I used to think that the label didn’t really matter: whatever was going on was the same, whatever it was called. But I now think that it does matter. We need clarity and mutual understanding about the underlying relationship; but we also need to recognise that the modern conception of that relationship now needs to be more extensive, flexible and responsive than it has been so far.
Hi Stephen – my initial reaction was an almost default “lawyer snob” approach that “customer” is too low brow for law, but the definitions you give make a lot of sense. Certainly, clients in the sense you describe, are harder to come by and clients/customers are generally not as loyal as they perhaps once were. Lawyers must work harder to maintain relationships but also to strike the right balance between not hard selling but being more proactive as to helping clients understand that in most cases, clients are well served if they spend some time and money with a lawyer more often and not only when a problem arises – very much akin to the dentist-patient relationship!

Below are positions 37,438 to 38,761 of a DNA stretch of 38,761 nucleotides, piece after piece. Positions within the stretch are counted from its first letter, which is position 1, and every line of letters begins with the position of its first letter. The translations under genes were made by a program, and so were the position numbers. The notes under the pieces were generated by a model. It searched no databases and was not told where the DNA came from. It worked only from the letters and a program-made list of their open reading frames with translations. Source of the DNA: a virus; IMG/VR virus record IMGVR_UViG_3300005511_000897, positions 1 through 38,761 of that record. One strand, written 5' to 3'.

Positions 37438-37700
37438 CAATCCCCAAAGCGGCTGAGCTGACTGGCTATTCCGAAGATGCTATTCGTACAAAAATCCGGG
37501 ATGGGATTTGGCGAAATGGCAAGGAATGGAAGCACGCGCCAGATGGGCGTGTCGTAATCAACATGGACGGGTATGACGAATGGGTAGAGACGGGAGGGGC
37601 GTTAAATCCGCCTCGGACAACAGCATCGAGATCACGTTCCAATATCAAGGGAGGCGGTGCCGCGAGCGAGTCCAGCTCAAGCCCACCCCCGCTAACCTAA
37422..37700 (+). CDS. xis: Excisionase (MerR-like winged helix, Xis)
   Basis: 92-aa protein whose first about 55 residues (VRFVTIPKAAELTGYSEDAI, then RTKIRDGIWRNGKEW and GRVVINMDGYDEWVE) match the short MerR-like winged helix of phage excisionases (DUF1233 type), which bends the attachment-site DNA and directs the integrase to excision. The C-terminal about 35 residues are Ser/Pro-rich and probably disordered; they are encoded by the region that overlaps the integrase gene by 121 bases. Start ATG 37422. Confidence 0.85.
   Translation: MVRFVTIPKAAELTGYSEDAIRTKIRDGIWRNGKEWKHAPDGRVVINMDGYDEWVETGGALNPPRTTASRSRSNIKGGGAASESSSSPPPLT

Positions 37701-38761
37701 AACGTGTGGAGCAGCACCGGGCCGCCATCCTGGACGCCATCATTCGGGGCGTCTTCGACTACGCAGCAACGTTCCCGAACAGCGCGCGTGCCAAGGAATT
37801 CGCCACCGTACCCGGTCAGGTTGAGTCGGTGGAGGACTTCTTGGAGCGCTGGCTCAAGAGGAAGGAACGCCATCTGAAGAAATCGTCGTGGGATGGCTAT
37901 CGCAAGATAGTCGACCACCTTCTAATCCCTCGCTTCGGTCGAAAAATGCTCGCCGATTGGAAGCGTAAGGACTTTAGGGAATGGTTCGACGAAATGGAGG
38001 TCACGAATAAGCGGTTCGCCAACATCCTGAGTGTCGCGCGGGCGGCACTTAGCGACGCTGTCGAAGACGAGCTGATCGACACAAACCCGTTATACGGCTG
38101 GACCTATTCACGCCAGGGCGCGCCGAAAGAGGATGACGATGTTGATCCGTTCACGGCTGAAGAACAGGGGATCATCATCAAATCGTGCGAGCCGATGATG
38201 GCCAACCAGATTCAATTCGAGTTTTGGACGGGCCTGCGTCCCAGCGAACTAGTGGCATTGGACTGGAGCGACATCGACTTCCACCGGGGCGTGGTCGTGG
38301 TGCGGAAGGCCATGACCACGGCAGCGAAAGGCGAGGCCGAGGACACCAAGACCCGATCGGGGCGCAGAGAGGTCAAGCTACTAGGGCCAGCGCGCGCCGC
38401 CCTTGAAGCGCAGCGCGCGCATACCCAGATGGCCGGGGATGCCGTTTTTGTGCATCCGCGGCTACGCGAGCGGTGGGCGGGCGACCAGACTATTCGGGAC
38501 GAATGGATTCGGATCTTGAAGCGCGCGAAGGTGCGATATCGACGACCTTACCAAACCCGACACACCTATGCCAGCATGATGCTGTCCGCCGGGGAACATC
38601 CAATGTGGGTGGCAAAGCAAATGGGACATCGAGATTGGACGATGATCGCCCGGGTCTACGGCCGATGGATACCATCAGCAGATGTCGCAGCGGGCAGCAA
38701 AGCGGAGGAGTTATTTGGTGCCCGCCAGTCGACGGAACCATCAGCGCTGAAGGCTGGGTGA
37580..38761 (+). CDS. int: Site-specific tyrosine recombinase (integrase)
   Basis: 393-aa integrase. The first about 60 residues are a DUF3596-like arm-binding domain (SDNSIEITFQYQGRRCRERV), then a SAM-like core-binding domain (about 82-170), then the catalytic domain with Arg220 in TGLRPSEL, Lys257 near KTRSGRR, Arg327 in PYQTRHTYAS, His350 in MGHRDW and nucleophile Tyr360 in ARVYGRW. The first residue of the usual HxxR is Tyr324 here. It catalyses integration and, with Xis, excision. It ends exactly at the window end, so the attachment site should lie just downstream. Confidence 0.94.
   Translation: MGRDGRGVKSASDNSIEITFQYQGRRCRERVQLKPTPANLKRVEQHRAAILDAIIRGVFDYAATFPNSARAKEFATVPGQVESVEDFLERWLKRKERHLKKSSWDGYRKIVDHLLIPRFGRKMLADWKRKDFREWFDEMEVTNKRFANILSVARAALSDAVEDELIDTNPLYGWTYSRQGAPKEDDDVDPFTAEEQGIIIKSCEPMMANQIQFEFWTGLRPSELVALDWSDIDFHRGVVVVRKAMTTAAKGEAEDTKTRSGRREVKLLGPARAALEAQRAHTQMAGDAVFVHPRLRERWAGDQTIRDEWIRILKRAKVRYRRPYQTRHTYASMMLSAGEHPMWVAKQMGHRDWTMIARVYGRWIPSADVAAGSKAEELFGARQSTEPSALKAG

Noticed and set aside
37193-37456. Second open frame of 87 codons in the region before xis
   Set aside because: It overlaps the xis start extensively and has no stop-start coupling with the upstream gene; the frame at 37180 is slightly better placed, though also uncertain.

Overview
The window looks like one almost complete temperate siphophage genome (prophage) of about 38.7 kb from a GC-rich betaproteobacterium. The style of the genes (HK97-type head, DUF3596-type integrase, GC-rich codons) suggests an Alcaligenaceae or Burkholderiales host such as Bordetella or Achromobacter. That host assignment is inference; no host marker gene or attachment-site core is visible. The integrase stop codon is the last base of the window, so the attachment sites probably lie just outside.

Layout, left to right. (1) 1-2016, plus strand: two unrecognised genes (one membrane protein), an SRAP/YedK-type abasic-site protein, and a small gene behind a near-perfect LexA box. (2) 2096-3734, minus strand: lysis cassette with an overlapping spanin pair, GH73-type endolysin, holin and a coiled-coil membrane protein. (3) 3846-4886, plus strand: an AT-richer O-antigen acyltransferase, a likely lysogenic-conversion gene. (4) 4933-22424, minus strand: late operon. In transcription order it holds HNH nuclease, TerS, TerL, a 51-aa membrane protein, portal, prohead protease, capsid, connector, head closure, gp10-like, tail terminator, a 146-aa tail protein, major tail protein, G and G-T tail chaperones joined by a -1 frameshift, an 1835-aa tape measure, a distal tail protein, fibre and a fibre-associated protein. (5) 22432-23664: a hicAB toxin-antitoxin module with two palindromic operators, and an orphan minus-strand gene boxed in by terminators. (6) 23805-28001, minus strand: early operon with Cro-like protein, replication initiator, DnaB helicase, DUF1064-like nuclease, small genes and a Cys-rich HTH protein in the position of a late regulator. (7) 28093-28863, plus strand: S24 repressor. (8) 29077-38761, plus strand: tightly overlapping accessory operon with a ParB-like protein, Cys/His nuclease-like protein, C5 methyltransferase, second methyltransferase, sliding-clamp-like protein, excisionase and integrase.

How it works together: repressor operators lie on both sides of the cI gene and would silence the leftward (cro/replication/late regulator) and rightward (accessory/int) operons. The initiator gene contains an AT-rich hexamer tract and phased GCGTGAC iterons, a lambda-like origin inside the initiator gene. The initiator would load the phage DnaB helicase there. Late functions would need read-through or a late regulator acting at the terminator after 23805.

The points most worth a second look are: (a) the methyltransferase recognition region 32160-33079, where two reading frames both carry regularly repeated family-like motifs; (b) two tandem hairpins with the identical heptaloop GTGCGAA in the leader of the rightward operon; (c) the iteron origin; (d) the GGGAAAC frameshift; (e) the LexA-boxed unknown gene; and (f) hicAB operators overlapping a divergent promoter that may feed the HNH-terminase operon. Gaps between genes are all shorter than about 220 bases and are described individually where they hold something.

In the Residential and Nursing Home sector over the last few years, those for whom we care have been referred to as residents, patients, service users, and clients depending on the politically correct mood of the moment! At least we have managed to avoid customers – but only just! Whatever the label, we have to remember that these are individual human beings, with a lifetime of fascinating memories and achievements. To try to label them in any other way is hardly seems appropriate.